Definition and causes of Nerve Pain - Neuralgia
Neuralgia is pain that occurs because of a disturbance in one of the nerves transmitting sensory input to the brain.
The pain occurs in the nerve innervation area, which means the part of the body from where the nerve signal originates. There are many different types of nerve pain depending on which nerve is damaged/disrupted, and the operative cause of the condition.
Nerve pain typically stems from a damaged nerve. Injury or illness in a nerve is called neuropathy. This is visible for example in diabetes patients or in connection with nerve damage as a result of trauma such as surgery or injury and also from damage to the spinal cord or blood clots in the nervous system. Phantom pain is also a form of nerve pain.
In addition, there are 3 particular types of nerve pain:
Trigeminal neuralgia: (Also called Tic douloureux)
The pain stems from disruption of the function of the trigeminal nerve, which is the facial sensory nerve. The condition is more common in women than in men and strike mostly people over 50 years of age. The trigeminal nerve has three prongs. The ophthalmicus nerve transmits sensory impulses from the skin of the top of the scalp down over the forehead and onto the nose. The second prong n. maxillaris leads sensory impulses from the very outer part of the forehead down across the cheek, the nosetip and upper lip. The third prong n. mandibularis leads sensory impulses from the temple downwards to the lower jaw and lower lip.
The symptom of Trigeminal neuralgia is facial pain arriving as sudden attacks. Typically, these attacks last up to 2 minutes. It is typically series of short-term shooting pain involving the sensory innervation area of one, or rarer, two prongs. It is usually the second or third prong, which is affected, unless Trigeminal neuralgia is associated with multiple sclerosis, where the first prong might be affected.
The cause of Trigeminal neuralgia is normally not known. The pain occurs most frequently during the day and can be triggered by talking, chewing, cough, tooth brushing, food or fluid intake. Some patients have a skin or mucous membrane area, which by slight stimulation triggers pain. This is called a Trigger zone. Some patients have tears in connection with attacks.
This is a rare and painful condition in the glossopharyngeus nerve innervation area. The pain occurs in the area around the tonsils and the ear. There may be a trigger zone at the rear of the tongue, in the throat, tonsils or at the ear. The condition can be triggered by cancer of the pharynx or after radiotherapy to the jaw or neck.
Post herpes nerve pain:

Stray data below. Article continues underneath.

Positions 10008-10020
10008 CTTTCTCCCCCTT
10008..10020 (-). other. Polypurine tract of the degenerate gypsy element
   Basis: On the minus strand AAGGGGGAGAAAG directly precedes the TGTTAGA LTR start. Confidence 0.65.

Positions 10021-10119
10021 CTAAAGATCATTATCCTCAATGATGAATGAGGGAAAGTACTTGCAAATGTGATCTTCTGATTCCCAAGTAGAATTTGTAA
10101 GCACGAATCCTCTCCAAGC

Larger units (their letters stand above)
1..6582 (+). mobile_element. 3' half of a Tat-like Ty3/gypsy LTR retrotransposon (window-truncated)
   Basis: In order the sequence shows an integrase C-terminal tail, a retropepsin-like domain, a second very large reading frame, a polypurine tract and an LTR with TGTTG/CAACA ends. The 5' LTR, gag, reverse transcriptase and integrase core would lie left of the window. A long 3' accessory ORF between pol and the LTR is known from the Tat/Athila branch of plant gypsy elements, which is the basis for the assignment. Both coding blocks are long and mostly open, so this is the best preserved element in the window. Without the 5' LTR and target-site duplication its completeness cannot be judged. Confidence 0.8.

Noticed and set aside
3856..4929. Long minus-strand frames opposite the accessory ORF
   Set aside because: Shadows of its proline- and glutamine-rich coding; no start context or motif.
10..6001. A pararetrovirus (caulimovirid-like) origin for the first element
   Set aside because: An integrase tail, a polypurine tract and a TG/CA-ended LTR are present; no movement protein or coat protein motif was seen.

After an outbreak of shingles (herpes zoster) there can still be pain in the area of the skin which was attacked by the virus, although the skin has completely healed up. The pain can last for many years after the incidence. The risk of getting post-neuralgia is greater, the older you are. In people with shingles who are under 40 years, the risk is less than 10%, while for those over 70 years is about 75%. The pain is burning, searing or clenching of nature and there may be shooting pain. The sensory sensation will often change with the skin being more sensitive resulting in pain from impact which would normally not be painful.
Symptoms of nerve pain
The main characteristics of nerve pain are:
Attacks of stabbing, shooting, burning, tingling or searing pain, typically affecting the skin.
No visible tissue damage.
Symptoms typically occur a bit after the actual damage occured.
The pain can be found in areas with decreased tactile sense.
The pain is caused by stimuli that would normally not cause pain.
The pain is exacerbated by recurrent pain stimulation.
Pain continues after pain stimulation has been stopped.
Precautions and diagnosis
If you are experiencing nerve pain, you should consult you general practitioner for examination. Usually, the description of the symptoms and a normal neurological examination is enough to make the diagnosis. If there is suspicion of underlying disease additional examination will take place investigation. For example, multiple sclerosis will often be suspected if trigeminal neuralgia occurs in a person less than 40 years of age.
Treatment of Neuralgia or Neuropathic pain
Nerve pain is not relieved very well with ordinary pain killer medication as the pain mechanism is different than normal pain. Applied treatment is the following:
Medicines that are normally used for epilepsy, for example oxcarbazepin or carbamazepine. The dose of the medication is increased gradually. Approximately 75% of patients respond positively to this treatment. In addition, drugs commonly used to treat depression, known tricyclicantidepressants might be prescribed with good effect. Often, the two types of drugs are used in combination.
Attacks of trigeminal neuralgia can be blocked by giving lidocaine or phenytoin directly into a vein. Another treatment is injection of glycerol into the area where the nerve originates or treatment of this area with heat.
Operation may sometimes be necessary in trigeminal neuralgia if the reason for the condition is the trigeminal nerve being squeezed somewhere in its path. The objective of the surgery is to make better room for the nerve and thus relieve the condition.
Transcutaneous nerve stimulation (TNS or TENS) which sends electric currents through the skin in the area where there is nerve pain. The patient may even have a machine at home, which can then be used when pain occurs.
Tight clothing in areas where there is pain seems soothing to some patients.
Outlook and complications
Usually nerve pain decreases slightly with time. However, there will almost always be residual problems. Some people may be so severely affected by the nerve pain that the condition becomes all absorbing with the risk of leading to depression.